Hit the red Record button in the Camstudio window. Your cursor will be surrounded with a bordered rectangle, the same size you set in the Region settings. Don't click anything yet! Align this rectangle with the area of your swf's display. There is a slight dilemma though. Look closely and you may notice that the rectangle isn't a perfect fit. There is a one pixel slack on two sides, which will probably have you wondering, where do I place this damn thing exactly?? No big deal. Just align the top side and the left side with the screen edges, leaving the one pixel gaps on the bottom and the right sides. So far I've tested that to be the proper area that doesn't slightly record the swf's window.


Once you've aligned, click to start recording in that spot. Ah, another dilemma though. Your swf starts playing before you can record. You will want to make sure your swf is stopped on the first frame before you start. This can be accomplished by right clicking the swf, and choosing rewind. Or, maybe you already have a preloader. Ok, but now Camstudio starts recording before the swf plays. Naturally, you will want the swf to play as quickly as you can once recording starts. You can hit Ctrl+Enter with your swf window selected, or press a play button if your animation has one. So, you will have a little extra time before it begins. This is pretty much unnavoidable. Its not really a problem though. Later you can cut these frames out in VirtualDub.
Your swf will play very slowly, at 5 fps. The rest is just a matter of patience. You can't really use your computer while its recording, since any extra activity runs a huge risk of lag, and you can't have windows covering your screen. Go play some super nintendo or maybe get a job while you wait. You could always remind yourself that you are getting a clean, lag free swf recording.
If you haven't died of old age or lost your mind because of your misdiagnosed ADHD, be sure to stop Camstudio's recording as soon as you can once your movie is finished. Again, you can cut out all those extra frames in VirtualDub.
Camstudio will ask you where to save the avi, and then take its time compressing your video footage. If you made sure "Do not record audio" is selected it will finish pretty quickly.
Once done, you are ready to close Camstudio and your swf, and open VirtualDub.

If its your first time opening VirtualDub, skip the welcome screens and get with the program. (lololololololololol)
Now just File > Open your video file. If VirtualDub rejects it for some reason, I can't really help you. It SHOULD work though, I haven't had problems with Camcodec. Your best bet is recording your swf again, but using Uncompressed as your Compressor in Camstudio (the file size will be HUGE but you can at least be sure VirtualDub accepts it).
VirtualDub's controls are quite self explanatory. You have the standard play, pause, stop, etc. Time slider scans your animation. To cut your junk frames, you need to select them. VirtualDub's way of selecting things is slightly unorthodox but easy. Scan to the start of your selection, and use Edit > Set Selection Start. A marker should appear on the bar. Now scan to the end of your selection, and use Edit > Set Selection End. Another marker appears, and fills the length with color. This indicates you have selected those frames for editing. You can then use Cut or Delete to remove them, leaving only the part of animation you want. This is important for ensuring your audio is in sync.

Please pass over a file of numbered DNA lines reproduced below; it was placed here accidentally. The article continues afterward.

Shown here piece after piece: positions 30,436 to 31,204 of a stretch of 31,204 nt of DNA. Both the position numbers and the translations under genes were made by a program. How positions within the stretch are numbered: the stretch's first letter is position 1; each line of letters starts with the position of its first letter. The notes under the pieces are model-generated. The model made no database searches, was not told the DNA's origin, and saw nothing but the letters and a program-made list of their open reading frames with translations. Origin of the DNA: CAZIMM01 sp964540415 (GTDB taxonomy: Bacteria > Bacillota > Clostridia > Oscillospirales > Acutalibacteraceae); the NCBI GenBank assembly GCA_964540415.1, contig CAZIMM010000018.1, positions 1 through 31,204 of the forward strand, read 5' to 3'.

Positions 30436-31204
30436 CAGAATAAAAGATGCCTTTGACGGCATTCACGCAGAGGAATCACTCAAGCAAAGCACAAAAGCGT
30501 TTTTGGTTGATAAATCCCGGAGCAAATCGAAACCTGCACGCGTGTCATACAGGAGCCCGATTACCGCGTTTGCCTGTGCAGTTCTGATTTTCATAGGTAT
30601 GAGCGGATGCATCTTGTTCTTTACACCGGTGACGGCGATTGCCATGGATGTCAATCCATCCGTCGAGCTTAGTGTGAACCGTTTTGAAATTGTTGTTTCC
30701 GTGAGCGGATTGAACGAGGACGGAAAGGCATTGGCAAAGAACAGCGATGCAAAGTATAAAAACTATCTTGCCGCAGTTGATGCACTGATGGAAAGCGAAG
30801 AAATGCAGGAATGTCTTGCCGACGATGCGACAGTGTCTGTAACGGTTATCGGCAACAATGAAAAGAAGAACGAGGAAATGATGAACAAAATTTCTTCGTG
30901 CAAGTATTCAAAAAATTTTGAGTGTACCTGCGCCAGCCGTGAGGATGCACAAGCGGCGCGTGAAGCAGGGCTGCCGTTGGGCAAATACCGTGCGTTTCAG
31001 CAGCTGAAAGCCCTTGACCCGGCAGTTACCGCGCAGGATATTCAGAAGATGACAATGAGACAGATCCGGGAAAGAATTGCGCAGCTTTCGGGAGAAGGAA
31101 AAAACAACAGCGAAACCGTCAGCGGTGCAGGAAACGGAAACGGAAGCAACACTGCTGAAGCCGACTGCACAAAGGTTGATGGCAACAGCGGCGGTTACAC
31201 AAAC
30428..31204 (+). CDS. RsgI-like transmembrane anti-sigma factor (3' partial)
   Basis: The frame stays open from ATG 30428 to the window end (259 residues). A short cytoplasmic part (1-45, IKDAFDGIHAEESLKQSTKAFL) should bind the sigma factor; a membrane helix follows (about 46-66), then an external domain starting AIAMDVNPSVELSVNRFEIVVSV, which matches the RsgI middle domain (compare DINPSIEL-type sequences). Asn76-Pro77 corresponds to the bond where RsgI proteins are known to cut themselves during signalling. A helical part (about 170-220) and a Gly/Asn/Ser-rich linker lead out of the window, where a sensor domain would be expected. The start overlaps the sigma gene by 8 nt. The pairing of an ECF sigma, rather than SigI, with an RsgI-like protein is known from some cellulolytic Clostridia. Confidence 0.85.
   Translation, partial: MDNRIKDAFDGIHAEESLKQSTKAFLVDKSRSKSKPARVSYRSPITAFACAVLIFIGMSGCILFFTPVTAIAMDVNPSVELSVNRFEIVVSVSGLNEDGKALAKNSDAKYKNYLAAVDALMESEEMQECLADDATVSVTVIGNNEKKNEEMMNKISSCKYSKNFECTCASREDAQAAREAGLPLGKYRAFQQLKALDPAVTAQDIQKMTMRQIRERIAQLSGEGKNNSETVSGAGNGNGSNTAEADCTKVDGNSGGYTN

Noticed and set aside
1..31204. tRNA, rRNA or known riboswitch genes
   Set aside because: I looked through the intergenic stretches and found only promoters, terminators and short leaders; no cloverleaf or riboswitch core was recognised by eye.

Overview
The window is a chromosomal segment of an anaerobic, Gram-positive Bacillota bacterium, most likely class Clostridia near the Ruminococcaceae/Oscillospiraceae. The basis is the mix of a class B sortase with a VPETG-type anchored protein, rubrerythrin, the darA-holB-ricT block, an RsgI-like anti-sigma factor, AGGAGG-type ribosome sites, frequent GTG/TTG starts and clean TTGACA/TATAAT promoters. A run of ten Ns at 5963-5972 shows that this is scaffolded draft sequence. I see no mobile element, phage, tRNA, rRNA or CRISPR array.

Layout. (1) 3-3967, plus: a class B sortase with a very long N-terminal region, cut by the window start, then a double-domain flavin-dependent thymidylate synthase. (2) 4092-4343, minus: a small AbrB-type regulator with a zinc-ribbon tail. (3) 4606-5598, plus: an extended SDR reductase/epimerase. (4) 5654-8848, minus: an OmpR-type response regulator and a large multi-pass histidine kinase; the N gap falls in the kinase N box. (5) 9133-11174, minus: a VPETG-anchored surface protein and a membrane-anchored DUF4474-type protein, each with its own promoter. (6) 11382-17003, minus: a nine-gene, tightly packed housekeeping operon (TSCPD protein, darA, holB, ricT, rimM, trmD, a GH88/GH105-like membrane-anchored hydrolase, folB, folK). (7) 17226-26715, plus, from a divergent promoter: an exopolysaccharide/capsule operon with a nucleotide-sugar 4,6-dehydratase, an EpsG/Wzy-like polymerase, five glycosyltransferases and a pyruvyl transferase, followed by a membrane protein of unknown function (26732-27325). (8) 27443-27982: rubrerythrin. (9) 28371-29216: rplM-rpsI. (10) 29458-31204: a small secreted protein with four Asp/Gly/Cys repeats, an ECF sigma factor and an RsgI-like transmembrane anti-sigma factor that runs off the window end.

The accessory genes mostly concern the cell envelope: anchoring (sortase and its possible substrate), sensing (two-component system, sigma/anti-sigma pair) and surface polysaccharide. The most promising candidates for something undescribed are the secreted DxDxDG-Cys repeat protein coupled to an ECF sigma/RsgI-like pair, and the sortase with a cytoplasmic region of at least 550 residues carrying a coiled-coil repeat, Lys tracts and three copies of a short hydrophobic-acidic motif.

Ok, so now your video is nice and tidy, but it still plays at a lousy 5 fps.
Now we go to Video > Frame Rate... and a settings dialogue appears.
Under "Source rate adjustment", select "Change frame rate to (fps):"
And set that to your original frame rate. In my case, 30.
Note: Don't mess with "Frame rate conversion". That is a different method of changing frame rate we don't want.


Click OK, and try playing your video. Now it plays at normal speed huzzah. But we still have no sound which is like, super gay, so next step is getting our audio back in our animation.
Go to Audio > Audio from other file... and browse for the wav file you exported earlier. VirtualDub will automatically drop it in the video from start to finish. If you have done everything correctly thus far, playing back the video reveals your animation with sound that is naturally in sync. We are almost done!


Now all that's left is to export this video, with its audio, to a final avi for us to use. You can choose File > Save as AVI... but this will render the whole video uncompressed. You may end up with a very large video file that could take forever to upload to Youtube. It would work fine but its somewhat inconvenient. Instead we should try using a compression method.
This part I cannot tutorialize very well, as its a bit complicated. Its mostly experimenting, but there are some pointers I can give you to slash down those megabytes.
Start with Video > Compression... and you'll get some mildly confusing settings. You will need to select a compression codec to use. Most of Window's built in codecs suck, but remember how we installed Camstudio's codec? We can actually use that here.
Select it and click Configure. Now you might want to select GZIP instead. Set the Level to something like 3 or 6 or whatever. This helps reduce file size.
OK on everything and try File > Save as AVI... this time. You may get errors. If so, you will have to experiment. You may have to set "Force Keyframes every" to something. Try anything between 1 and 15 and see how it works for you.